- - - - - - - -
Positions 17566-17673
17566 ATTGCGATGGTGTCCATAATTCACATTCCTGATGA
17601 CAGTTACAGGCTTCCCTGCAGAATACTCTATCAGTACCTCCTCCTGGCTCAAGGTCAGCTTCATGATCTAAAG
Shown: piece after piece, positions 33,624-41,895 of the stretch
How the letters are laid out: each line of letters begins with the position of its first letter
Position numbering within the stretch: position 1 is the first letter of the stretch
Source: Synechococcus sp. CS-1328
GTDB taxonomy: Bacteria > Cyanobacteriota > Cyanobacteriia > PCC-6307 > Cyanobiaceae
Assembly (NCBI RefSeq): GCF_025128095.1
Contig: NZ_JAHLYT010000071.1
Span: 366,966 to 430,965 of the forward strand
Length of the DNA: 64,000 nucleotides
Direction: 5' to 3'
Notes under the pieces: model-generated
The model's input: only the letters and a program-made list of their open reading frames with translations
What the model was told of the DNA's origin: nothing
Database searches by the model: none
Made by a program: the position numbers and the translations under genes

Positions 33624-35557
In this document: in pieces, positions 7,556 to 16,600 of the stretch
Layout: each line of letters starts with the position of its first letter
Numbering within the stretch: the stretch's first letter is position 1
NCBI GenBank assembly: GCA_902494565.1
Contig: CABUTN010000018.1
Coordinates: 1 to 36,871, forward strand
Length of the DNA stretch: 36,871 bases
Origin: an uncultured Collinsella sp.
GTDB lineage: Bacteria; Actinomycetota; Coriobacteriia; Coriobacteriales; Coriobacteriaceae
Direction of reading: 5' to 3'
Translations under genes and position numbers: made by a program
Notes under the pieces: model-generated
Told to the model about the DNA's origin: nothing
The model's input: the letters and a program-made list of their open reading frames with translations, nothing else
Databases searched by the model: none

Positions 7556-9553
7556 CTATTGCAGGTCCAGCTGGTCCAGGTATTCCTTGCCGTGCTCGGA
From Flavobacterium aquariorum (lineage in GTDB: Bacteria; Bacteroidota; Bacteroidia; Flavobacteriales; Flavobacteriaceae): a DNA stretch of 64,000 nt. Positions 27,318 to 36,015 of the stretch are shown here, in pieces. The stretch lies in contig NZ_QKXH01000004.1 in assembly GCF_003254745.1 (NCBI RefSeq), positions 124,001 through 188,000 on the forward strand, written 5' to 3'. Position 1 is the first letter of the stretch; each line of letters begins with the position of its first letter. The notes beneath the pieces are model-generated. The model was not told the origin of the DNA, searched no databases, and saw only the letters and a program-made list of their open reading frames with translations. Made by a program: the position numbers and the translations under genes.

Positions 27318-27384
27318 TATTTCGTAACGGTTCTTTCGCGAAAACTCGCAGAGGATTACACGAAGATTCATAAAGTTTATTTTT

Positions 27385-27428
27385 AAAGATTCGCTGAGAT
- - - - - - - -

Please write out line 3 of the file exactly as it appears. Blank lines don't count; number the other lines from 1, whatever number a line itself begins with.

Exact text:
17601 CAGTTACAGGCTTCCCTGCAGAATACTCTATCAGTACCTCCTCCTGGCTCAAGGTCAGCTTCATGATCTAAAG